The Classics Program at UC Davis welcomes a new assistant professor specializing in ancient science, medicine, and philosophy. Colin Webster joins UC Davis after completing his doctorate in Classics from Colombia University.
Colin Webster, Assistant Professor, Classics Program
Webster spoke with the Davis Humanities Institute after teaching his 400-seat course “Greek & Latin Elements in English Vocabulary” – a popular undergraduate class that explores the Latin and Greek roots of words in the English language, with “some Greek and Roman history thrown in,” Webster explains.
Webster is a fitting teacher for bringing innovative takes on traditional studies of ancient culture. His own interdisciplinary background allowed him to combine studies in philosophy, literature, and history of science with classics and the ancient world.
During his doctoral training, Webster explored how technologies shaped abstract thought in antiquity. By placing ancient science, medicine, mathematics, and philosophy into their material environments, Webster examined how even basic technologies can inform our assumptions about the natural world.
Webster asks how glass quality shaped the way people understood the function of the human eye: “living in a world with glass of a particular type and quality automatically informs the way you think about the eye – but glass is not the only optical material. Mirrors and wax tablets have had just as big an impact on assumptions about the physical mechanism of sight–and when mirrors around you are made of bronze and give off slight colour, you will assume different things about the eye and its operation.” Similarly, the daily technologies we encounter, like pipes, paper and pigments shape the way we presume that nature must obviously work—particularly as we use these technologies in analogies to understand natural phenomenon.
“What I do is track the changing technological environments to see whether abstract assumptions shift accordingly,” Webster explains. “So, as pipes get better, what happens to theories of the vascular system? As glass gets better, what happens to theories of eyesight?”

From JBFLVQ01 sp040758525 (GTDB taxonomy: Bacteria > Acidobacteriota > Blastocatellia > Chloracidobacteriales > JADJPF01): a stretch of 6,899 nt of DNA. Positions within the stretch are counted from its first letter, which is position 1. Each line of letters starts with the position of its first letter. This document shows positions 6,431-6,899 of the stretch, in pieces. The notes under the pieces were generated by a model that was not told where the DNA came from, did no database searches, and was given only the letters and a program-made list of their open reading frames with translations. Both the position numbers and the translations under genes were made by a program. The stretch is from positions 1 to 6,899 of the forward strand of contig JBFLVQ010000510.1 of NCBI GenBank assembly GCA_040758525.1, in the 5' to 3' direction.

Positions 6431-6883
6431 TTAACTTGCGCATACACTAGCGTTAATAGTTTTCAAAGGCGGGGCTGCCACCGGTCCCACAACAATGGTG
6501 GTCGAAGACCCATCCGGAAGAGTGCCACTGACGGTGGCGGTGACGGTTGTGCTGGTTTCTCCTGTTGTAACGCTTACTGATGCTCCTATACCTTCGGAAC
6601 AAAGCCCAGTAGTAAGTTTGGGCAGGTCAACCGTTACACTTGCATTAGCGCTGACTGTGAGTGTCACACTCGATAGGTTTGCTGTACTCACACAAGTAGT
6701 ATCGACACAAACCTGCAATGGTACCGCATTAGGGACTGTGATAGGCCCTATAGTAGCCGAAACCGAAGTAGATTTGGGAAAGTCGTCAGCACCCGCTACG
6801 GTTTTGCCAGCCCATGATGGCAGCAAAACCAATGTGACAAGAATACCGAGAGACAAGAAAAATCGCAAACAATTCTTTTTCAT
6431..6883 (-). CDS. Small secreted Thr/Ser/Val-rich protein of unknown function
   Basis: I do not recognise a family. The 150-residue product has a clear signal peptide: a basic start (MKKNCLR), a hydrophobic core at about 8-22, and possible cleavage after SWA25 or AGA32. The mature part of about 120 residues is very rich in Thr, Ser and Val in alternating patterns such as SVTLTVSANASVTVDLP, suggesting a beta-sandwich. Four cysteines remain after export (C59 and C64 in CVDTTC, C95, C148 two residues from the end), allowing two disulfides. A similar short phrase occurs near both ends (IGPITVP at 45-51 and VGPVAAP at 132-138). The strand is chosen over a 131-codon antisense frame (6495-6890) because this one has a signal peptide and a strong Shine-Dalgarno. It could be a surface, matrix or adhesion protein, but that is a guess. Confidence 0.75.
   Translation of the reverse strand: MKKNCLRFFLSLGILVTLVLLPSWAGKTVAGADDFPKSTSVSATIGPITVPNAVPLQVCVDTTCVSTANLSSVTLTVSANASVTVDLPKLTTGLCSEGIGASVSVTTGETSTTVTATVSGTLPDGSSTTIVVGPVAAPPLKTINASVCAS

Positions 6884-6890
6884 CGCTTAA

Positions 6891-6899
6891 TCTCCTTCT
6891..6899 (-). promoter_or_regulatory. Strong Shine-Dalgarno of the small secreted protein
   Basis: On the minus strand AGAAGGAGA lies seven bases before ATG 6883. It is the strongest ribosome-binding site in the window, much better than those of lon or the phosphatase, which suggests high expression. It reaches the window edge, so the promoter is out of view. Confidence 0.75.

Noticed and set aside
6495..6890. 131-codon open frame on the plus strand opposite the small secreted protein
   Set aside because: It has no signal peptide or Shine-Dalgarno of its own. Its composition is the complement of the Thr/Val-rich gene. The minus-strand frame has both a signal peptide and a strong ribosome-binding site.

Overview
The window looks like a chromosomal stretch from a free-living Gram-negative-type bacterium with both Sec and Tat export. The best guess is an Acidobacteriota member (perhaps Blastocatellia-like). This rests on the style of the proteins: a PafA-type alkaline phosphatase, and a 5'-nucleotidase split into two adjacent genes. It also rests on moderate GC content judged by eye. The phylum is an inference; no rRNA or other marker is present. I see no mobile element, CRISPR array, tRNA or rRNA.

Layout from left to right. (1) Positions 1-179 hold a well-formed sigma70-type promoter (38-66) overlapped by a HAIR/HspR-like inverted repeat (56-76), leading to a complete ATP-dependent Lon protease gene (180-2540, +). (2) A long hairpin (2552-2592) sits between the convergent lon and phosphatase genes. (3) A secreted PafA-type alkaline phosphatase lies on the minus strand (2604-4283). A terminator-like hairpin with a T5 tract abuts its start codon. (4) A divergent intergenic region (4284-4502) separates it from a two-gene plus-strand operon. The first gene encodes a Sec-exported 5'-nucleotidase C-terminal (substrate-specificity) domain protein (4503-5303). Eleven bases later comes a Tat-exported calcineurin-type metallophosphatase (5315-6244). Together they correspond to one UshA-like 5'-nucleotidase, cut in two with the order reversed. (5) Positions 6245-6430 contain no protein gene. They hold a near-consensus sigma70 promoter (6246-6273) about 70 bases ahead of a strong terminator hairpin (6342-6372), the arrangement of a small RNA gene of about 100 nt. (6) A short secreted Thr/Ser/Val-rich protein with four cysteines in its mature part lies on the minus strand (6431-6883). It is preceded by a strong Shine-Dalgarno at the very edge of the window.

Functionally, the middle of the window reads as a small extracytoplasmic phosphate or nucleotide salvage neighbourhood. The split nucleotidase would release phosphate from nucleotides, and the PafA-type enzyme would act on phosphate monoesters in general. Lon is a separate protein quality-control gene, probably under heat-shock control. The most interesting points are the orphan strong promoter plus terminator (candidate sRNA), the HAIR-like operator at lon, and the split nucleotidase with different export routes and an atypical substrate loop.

For his doctoral project, Webster also worked with diagrams in the geometrical tradition stemming from Euclid, Ptolemy, and others. He argues that basic material features of these abstract mathematical technologies can find their way into physical theories about rays. He asks “How does drawing a picture of something change our ideas about the objects under investigation?”
Webster’s current research expands on this last set of issues, insofar as he considers the role of diagrams and data visualization in the ancient world, particularly anatomical diagrams and visualization technologies like star charts.
Teaching and research at Davis
At Davis, Webster discusses his interest in a project looking at how anatomical diagrams are used in antiquity, and possibly “interacting with faculty in the veterinary school or biological sciences to see if I can get students studying ancient medicine to see how the messy work of dissecting animals gets translated into diagrammatic practices.” Only three months into his faculty position, Webster is still determining what is possible and desirable to get students excited about understanding how we visualize knowledge and how we conceptualize scientific theories through media other than text.
On the difficulty of teaching with ancient star charts, for example, Webster explains that “there is a whole world view contained within star charts that has so much to do with how astronomy worked in antiquity, how they were used to make predictions. … It is a major part of understanding ancient cultural literacy, and yet, looking at star charts can be excruciatingly boring.”
“I’m trying to think about how to bring these odd, non-canonical bodies of knowledge [ancient diagrams and data visualizations] to life for undergraduates,” Webster says. “It will likely involve something more interactive than simple textual research. This can also be quite beneficial for the field as a whole; there is still so much to do in ancient science and medicine.”
On collaborative work in the humanities
Webster relays an anecdote about applying for his faculty position at UC Davis, and how he had to conceptualize the best way to communicate with a broader community of people that are not necessarily familiar with the “contours of fragmentary evidence” that defined his doctoral work.
In doing so, Webster recognized the strengths of focusing on the ways that the technologies shape the way we think about the world more broadly. This compelling and widely-applicable research interest of how form affects content is a stunning example of the valuable contribution of humanities thinking and training in addressing the banal and profound features of our daily lives – in both antiquity and the present. Webster foresees teaching courses on ancient science and medicine, and possibly developing more courses that deal directly with integrating the biological sciences. “Students in the sciences [and] students in the humanities, [will] all find something that is worthwhile,” Webster says.
This is the final installment of “New Faculty Spotlight” interviews for 2014-2015. Read our previous interviews with:
- Margaret Ronda and Tobias Menely in the Department of English
- Clarissa Rojas and Susy Zepeda in the Department of Chicana/o Studies
- Helen Koo and Stefan Uhlig in the Departments of Design and Comparative Literature, respectively
– Stephanie Maroney, DHI Graduate Student Researcher and doctoral candidate in Cultural Studies